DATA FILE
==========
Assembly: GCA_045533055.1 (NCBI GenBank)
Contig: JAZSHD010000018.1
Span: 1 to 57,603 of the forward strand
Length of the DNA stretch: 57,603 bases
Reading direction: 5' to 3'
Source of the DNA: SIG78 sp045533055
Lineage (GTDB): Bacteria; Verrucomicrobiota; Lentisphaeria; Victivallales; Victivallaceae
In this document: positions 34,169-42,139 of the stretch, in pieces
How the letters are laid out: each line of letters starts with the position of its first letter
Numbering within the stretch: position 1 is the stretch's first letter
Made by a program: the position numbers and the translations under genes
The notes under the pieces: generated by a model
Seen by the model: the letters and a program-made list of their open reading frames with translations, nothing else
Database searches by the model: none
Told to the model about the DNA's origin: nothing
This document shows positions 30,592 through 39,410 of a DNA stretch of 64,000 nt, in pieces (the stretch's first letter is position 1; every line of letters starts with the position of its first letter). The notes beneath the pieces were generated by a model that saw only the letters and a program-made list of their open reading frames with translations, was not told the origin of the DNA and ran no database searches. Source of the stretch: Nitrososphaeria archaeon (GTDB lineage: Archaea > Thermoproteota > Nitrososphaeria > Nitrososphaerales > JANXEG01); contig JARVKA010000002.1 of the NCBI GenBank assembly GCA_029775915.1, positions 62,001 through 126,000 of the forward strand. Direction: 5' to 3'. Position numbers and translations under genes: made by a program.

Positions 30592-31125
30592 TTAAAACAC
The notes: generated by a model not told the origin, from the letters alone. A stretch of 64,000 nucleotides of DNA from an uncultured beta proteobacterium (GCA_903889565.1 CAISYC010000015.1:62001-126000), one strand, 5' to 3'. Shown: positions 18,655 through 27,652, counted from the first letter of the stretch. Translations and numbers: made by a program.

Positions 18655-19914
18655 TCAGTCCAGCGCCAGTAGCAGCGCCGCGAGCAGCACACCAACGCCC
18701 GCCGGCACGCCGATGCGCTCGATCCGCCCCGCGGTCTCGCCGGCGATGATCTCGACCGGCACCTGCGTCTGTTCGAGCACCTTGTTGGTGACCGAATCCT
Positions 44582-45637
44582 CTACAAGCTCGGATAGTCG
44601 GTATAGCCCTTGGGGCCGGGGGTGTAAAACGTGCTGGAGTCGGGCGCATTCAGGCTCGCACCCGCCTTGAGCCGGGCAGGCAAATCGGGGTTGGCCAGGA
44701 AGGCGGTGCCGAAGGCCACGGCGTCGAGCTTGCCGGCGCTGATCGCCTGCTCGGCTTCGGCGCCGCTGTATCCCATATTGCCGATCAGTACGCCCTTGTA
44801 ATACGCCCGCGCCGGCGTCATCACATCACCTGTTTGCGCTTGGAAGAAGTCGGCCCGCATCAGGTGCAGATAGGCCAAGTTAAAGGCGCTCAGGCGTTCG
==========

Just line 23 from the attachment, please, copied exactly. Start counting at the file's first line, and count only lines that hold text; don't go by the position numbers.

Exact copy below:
Positions 44582-45637